Hi Barend

On 06/12/2013 11:26 PM, Barend Gehrels wrote:
Note that it is the Concept which repeat points. The implementation might be different. I mean: the Concept has methods as NumPatch, Patch(index), or probably an iterator returning polygons. However, this can be stored internally as the implementator thinks it is good.

Besides this, I don't understand - if you want to use multipolygons to store the polyhedron, I always assumed that you wanted to repeat coordinates...

I would definitely like to use multipolygons to store polyhedra, at least as a start, then see how fast the intersection and collision detection wil work coupled with axis aligned bounding box tests. 

It is a bit as a collection of polygons, some files (shapefiles) store all coordinates per polygon, others (ESRI coverages) use topology, however, retrieving one polygon always returns just that polygon, regardless how it is stored.

Retrieving a polygon is O.K., but retrieving a common boundary costs with repeating points. And for algorithms relying on polygon boundaries, this incurrs complexity increase. A part in the description of the OGC Polyhedral Surface Model says:

For each
pair of polygons that “touch”, the common boundary shall be expressible as a finite collection of LineStrings. Each
such LineString shall be part of the boundary of at most 2 Polygon patches.

So, lets say I have two polygons that touch, with repeating points as shown on the attached image for two squares (see attached Figure). Even if the normals of the polygons are consistent (as indicated by the order of the point labels), I don't think that finding the common boundary is trivial. If the points are repeated per each polygon,  the touching edge is not known without computation that compares equality of points. If I am to construct a polyhedron that's a multipolygon, I would do:

polygon p1;

polygon p2;

multipolygon M1;


At this point M1 has no idea that its two polygons have a common boundary, since for a multipolyon, there are no topological restrictions, if I understand the concept right...

So the only way to compute the common boundary is to find out (checking if points are equal?) that the edge 0-1 in polygon p1 is the opposite of the edge 1-2 in the polygon p2. This is what I mean by complicating things. I am very new to Concepts, so I might be missing your point as well, if so, I'll need read more about it, maybe things get clearer for me.

But if the model is to provide "an accessible common boundary", then the unique-point implementation does it automatically (graph based works better for intersection operations, this I can back up with articles), and the non-unique point (multipolygon concept) requires calculation of connectivity based on I guess equality of points... and equality == precision issues.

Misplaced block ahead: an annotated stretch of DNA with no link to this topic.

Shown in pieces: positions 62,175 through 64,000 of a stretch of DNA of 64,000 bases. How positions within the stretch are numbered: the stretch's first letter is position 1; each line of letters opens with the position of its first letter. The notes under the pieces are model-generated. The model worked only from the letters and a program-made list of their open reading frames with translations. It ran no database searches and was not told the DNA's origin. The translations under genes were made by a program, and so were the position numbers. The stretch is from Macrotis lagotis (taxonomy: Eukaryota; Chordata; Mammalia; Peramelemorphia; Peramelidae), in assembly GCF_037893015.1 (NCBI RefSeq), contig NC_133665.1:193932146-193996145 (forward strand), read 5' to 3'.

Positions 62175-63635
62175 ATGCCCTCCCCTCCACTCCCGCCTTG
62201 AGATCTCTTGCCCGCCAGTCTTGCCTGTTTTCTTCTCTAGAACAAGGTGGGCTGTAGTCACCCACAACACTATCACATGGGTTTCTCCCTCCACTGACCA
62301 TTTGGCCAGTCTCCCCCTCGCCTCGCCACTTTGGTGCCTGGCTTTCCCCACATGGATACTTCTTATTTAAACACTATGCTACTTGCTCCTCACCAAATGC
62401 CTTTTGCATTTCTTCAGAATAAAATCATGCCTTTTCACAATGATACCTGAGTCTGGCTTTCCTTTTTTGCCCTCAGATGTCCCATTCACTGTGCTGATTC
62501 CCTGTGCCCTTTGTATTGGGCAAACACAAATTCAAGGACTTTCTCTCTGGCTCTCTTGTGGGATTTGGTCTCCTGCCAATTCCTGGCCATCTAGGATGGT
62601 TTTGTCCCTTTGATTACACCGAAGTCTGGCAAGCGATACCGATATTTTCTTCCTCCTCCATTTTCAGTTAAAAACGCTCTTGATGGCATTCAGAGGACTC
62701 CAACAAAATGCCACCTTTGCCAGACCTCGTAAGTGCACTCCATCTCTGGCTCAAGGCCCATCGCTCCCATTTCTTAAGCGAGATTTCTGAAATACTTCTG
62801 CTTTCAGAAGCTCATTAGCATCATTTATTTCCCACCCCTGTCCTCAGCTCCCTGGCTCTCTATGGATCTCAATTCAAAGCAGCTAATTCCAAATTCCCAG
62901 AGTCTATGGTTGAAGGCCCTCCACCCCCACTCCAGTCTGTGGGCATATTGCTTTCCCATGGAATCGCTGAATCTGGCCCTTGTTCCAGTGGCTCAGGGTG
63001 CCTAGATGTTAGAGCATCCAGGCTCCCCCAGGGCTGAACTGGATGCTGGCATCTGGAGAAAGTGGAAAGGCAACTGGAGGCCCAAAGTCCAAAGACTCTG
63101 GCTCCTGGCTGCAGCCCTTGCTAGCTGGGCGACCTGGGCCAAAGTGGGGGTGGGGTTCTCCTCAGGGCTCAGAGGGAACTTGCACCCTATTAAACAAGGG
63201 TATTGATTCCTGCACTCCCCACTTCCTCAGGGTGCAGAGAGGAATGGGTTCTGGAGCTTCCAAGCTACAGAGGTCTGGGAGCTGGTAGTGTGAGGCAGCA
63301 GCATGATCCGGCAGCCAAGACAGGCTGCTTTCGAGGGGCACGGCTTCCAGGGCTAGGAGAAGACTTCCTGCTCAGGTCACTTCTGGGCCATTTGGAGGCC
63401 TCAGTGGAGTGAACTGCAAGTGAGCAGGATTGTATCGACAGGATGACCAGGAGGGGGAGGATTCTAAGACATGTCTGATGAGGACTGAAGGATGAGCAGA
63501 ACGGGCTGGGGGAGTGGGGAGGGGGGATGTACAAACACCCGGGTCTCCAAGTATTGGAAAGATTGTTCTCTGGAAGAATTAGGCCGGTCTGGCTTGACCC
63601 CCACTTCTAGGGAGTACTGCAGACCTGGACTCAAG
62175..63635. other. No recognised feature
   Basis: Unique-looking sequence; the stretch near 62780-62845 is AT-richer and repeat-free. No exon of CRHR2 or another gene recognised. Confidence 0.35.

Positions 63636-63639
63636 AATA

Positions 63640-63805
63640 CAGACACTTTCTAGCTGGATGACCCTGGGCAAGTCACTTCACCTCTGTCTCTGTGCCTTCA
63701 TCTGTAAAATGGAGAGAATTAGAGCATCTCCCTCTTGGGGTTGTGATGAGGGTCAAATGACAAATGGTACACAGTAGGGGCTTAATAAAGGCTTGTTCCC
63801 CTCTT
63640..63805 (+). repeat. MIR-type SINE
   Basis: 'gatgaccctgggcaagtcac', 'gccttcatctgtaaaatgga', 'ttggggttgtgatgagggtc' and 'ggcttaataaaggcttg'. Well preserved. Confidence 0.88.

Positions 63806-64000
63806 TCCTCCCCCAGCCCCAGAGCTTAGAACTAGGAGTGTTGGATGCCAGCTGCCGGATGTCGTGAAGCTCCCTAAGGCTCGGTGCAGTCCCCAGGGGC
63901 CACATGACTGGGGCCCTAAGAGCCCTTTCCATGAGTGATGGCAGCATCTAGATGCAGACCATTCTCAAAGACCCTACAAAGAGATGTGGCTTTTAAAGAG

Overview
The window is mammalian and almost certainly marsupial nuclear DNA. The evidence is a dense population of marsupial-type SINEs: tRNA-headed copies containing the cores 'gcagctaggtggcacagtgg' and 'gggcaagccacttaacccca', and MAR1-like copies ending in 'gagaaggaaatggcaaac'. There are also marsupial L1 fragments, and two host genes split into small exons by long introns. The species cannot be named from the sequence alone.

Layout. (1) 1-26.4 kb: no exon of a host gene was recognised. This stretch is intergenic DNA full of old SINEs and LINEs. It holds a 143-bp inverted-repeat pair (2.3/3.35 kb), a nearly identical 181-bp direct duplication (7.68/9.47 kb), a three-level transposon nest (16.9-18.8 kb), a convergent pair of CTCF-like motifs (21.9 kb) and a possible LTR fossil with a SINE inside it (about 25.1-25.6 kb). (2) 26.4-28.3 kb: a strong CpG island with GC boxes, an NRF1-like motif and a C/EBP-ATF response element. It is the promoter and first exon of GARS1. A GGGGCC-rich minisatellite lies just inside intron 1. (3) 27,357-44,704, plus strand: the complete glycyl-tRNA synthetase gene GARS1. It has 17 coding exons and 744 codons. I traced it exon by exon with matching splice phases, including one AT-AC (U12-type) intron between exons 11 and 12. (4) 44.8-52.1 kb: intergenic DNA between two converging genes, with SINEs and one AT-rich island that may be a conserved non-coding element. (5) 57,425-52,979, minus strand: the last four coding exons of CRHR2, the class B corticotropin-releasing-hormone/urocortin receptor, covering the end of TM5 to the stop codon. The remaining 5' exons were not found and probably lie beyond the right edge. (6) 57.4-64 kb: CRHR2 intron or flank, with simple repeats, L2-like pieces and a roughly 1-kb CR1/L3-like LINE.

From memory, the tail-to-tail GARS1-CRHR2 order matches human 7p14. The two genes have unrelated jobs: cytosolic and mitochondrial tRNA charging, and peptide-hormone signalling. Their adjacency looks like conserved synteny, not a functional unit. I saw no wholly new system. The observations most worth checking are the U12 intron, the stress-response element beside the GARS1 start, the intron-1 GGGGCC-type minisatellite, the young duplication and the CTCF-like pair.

To ensure logical point uniqueness (not involving tolerances to drop duplicates), the topology of the surface mesh must be described either as a graph, or using indirect addressing like Adam described in his previous email/ However, I am 100% certain that ensuring point uniqueness with indirect addressing will cause the algorithm complexity to literally explode. 

I don't exactly understand why the complexity explodes by just using indirect addressing. It is IMO just a way to access the coordinates. If the Concept gives certain methods, the implementations (using either direct or indirect addresses and either unique or duplicated points) might vary. The algorithms should use the Concept to support different types of polyhedrons.

Say that there is a polyhedron described with indirect addressing. If it is intersected by a half-space, you can know exactly which edges are cut, and from the edge-faces connectivity, you know exactly which edges do not have a face accross them anymore (hole created by the intersection). Intersecting it and updating indirect addressing topology is more difficult then clipping each polygon in a polygon soup and storing 2 intersection points per edge.

Say that there is a polyhedron described as a multipolygon. The intersection with a half-space loops over all polygons, and the results will be polygon clips, or complete polygons, if they are completely within the halfspace. But now we have a hole in our result polyhedron, where the plane lies. How to connect the points of that hole? One way is to re-compute edge connectivity for a concept that doesn't support it (multipolygon) which might involve point equality (quadratic if not worse with respect to the sum of points of both polyhedra). The other way is to do a convex hull in 2D of an already convex set of points which resorts to a single sort operation.

I've tried using indrect addressing and subsequently ensuring point uniqueness, and that is the reason why I want to switch to a multipolygon representation and loose the connection between polygons of the surface mesh,  for intersecting smaller non-planar polyhedra. In the end my goal is to efficiently intersect and compute volume of the result between a halfspace and a small polyhedron, two tetrahedral decompositions and two polyhedrons. Maybe this is too specific for the geometry library.. I don't know.. this is just my experience..

I don't think it is too specific, but we need a generic concept able to store polyhedrons described either as triangles, or as polygons.

I'm new to Concepts, I'm only putting in my 2 cents from my experiences with 3D algorithms....

Best regards,

Regards, Barend

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